The “From the vine to the glass” section delves into the nitty-gritty of wine production, from the diverse characteristics and qualities of different grape varieties, to the techniques and equipment involved in transforming the grapes, and developing and nurturing the wine, to the different types of end product that can be achieved. The stories are told through a number of touchscreen devices, and even some unusual camera obscura-style dish-shaped screens where visitors swish their hands from side to side to interact with the information on offer.

As might be expected, the “Wine and civilization” area extends beyond the product itself to the surrounding economy and culture, as illustrated by a so-called “Trend wall” that covers aspects such as marketing and packaging, and by the large Disneyland ride-like “All aboard” exhibit where visitors are sat in the dark, surrounded by a massive curved screen and under the illusion that they have travelled several centuries back in time and have boarded merchant ships in the company of sailors as they criss-cross the seven seas. A lot of energy and a high-risk sense of adventure clearly went into the business of exporting wine!

Setting sail for the "All aboard!" attraction.
In the “Wine and you” section, there is a distinct shift towards the codes and etiquette associated with the consumption of wine. Exhibits include the “Banquet of legends” short widescreen film where famous wine-lovers from various periods throughout history magically come together; much wine-related mirth and merriment ensues. There’s Napoleon Bonaparte and Colette, Marie Curie, Churchill, Voltaire and Hitchcock, as well as the third US president Thomas Jefferson, who surprisingly at no time alludes to his previous (also wine-related) appearance on the Invisible Bordeaux blog.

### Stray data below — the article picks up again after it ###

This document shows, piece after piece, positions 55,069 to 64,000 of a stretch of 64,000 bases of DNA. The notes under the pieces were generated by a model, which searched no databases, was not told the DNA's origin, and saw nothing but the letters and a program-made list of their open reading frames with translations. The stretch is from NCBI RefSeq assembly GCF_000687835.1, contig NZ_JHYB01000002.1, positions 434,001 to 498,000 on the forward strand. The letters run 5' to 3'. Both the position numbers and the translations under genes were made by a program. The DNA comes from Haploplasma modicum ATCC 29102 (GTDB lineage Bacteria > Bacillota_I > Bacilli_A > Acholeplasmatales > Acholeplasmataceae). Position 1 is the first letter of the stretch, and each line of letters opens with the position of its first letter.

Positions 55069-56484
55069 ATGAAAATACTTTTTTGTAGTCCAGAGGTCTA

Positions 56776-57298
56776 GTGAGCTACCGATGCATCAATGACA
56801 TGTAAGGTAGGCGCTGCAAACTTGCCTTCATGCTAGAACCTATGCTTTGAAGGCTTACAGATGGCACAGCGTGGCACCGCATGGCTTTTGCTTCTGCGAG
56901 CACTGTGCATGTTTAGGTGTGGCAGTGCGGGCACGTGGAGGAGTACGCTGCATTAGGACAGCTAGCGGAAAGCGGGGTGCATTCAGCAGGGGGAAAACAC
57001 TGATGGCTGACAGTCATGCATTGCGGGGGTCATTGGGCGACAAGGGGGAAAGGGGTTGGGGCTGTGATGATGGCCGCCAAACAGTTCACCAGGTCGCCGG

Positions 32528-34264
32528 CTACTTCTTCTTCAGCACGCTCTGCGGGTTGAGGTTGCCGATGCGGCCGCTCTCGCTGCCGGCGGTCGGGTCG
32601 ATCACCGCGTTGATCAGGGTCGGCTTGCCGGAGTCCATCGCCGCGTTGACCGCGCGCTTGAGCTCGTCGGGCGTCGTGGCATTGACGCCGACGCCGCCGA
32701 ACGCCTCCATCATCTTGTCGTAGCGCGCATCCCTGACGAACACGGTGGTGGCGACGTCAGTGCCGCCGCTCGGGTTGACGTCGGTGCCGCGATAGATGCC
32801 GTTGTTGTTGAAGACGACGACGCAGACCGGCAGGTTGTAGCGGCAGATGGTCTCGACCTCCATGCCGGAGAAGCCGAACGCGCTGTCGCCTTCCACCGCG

Legendary wine-loving figures surrounding French actor Pierre Arditi, who appears as himself.
Next up are the twin “Art of living” and “Meet the experts” attractions, where authorities appear on big vertical screens to share their thoughts on wine-related rituals and give their top tips on wine selection, tasting, etc. The final facet of that section, the hands-on “Buffet of the five senses” is arguably the most fun of the whole Cité, with a whole host of objects to observe, scratch, squeeze, smell, listen to and feel, to sharpen all senses!

French media personality Ariane Massenet appears life-size on screen to talk wine and the "art of living". 
The all-squeezing, all-sniffing "buffet of the five senses".
Then the “Wine and the imagination” area brings visitors back down to earth with a very earnest and somewhat arty bump, firstly with “Divine wine”, an obscure other-worldly video installation, then with “Bacchus and Venus”, a bizarre private club-esque setup behind curtains where visitors recline on a comfortable, near-horizontal sofa and stare upwards at a circular screen where high art is projected to the sounds of atmospheric music. It makes you want to stroke your chin and wonder what it’s all about and probably seemed like a good idea to somebody somewhere.